This Week's Games
All times ET. Odds are based on my margin-aware ratings including preseason bias (available here); all four sets of rankings (margin-aware or W-L only, with or without preseason bias) are available here. This is the last week for which preseason bias will have any effect whatsoever, and even then it's limited to teams that have already had two bye weeks (counting for only 1/3 of one game for those teams).
West Elimination Game: Northwestern at Iowa (Noon, BTN)
It's probably a little premature to call this an elimination game, given that Iowa is in a four-way tie for first in the loss column and Northwestern is only one game back. But Northwestern won't be able to recover from falling two games behind the pack, and Iowa has the lowest rating of the four one-loss teams (albeit with a somewhat more forgiving schedule, hosting two of the other three and playing at Illinois). None of those four have played each other yet, amazingly; the first such game will be Minnesota hosting Iowa on November 8.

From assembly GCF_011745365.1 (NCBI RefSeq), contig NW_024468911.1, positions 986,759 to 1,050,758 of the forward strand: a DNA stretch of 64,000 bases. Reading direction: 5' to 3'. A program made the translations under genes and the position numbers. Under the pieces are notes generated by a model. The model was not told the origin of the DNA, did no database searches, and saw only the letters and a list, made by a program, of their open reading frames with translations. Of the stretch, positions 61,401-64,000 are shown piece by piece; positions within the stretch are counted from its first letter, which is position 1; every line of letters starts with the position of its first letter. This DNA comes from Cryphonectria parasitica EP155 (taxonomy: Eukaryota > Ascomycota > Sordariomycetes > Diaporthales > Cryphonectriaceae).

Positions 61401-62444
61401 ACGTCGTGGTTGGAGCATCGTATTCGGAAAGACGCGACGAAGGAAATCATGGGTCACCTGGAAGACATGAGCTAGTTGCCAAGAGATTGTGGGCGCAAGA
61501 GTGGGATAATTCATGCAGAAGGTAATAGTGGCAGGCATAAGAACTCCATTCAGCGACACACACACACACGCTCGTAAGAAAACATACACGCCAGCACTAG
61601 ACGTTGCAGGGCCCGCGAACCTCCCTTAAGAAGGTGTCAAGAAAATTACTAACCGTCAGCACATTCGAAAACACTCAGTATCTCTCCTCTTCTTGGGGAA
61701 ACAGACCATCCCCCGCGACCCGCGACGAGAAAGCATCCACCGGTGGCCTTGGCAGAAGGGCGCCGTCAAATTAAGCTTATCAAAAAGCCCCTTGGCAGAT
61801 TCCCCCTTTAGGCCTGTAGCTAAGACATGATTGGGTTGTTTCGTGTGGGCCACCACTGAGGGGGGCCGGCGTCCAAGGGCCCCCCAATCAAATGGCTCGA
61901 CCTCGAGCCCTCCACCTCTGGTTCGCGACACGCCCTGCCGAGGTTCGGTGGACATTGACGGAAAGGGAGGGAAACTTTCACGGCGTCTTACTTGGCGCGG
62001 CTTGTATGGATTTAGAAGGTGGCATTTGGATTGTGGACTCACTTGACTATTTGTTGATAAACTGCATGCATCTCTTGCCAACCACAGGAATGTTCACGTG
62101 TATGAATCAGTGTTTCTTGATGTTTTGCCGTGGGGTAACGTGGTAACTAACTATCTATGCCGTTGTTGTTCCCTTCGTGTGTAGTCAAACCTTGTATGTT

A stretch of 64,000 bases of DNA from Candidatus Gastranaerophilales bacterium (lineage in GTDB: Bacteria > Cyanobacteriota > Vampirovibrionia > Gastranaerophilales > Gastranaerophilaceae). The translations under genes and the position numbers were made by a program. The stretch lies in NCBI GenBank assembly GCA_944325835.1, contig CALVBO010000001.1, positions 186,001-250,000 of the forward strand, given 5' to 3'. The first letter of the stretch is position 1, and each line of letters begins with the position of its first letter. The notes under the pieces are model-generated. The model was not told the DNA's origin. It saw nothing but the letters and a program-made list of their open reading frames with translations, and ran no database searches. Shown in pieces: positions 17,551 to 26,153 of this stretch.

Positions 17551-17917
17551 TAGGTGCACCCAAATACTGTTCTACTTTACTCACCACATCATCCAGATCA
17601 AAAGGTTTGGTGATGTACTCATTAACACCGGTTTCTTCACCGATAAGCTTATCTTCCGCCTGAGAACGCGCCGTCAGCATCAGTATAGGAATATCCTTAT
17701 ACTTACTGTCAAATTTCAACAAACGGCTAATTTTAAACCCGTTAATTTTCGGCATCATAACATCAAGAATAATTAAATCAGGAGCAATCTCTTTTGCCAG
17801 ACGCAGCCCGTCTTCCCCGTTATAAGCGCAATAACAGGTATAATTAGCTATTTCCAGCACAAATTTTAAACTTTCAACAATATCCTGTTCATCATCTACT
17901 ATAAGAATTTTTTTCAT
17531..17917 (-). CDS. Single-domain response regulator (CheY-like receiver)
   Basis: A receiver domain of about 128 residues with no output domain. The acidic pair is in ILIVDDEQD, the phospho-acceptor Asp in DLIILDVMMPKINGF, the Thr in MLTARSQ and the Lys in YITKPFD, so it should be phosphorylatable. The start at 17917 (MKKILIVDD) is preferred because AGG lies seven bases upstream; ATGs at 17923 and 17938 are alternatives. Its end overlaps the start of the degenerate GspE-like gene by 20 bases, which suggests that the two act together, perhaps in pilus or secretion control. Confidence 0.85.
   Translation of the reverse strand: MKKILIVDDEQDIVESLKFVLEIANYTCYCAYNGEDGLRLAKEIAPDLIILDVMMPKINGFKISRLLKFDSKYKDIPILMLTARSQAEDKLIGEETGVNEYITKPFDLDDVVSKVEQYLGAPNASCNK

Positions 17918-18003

Odds: Iowa 78% (favored by 8)
The Light at the End of the Tunnel Is an Oncoming Train: Wisconsin at Rutgers (Noon, ESPN)
This is just cruel, Big Ten schedule-maker: after consecutive road trips to Ohio State and Nebraska, you have Rutgers play Wisconsin? That's a heck of a gauntlet. (The Scarlet Knights do at least get a bye and a game against Indiana before facing the fourth of the Big Ten's top four, but they're the only one to play all four at all, and Minnesota is the only other team to play three of them consecutively, finishing the season with the same trio.) Ohio State and Nebraska averaged 308 rushing yards per game on over 7.5 per carry against Rutgers; it's hard to imagine Wisconsin not posting a similar tally. Still, home field might be enough to keep things close.
Odds: Wisconsin 66% (favored by 4.5)
Prepare for Bonus Football: Maryland at Penn State (Noon, ESPN2)
One of the oddest stats I've seen in a while: five of Penn State's last seven conference home games have gone to overtime. Naturally, since this is such an even matchup on paper, it will turn out to be a blowout in defiance of that streak.
Odds: Penn State 55% (favored by 1)
Pillow Fight of the Week: Indiana at Michigan (3:30, BTN)
On one side, you have Michigan's competent defense against Indiana's competent offense. When Michigan has the ball, though, hilarity should ensue.
Odds: Michigan 69% (favored by 5)
Blowout of the Week: Purdue at Nebraska (3:30, ABC/ESPN2)
Purdue is 103rd nationally in Rushing S&P+. Nebraska has Ameer Abdullah. This is not likely to end well for the Boilers.
Odds: Nebraska 98.2% (favored by 25.5)
Good Lord, This Isn't Blowout of the Week?: Illinois at Ohio State (8:00, ABC)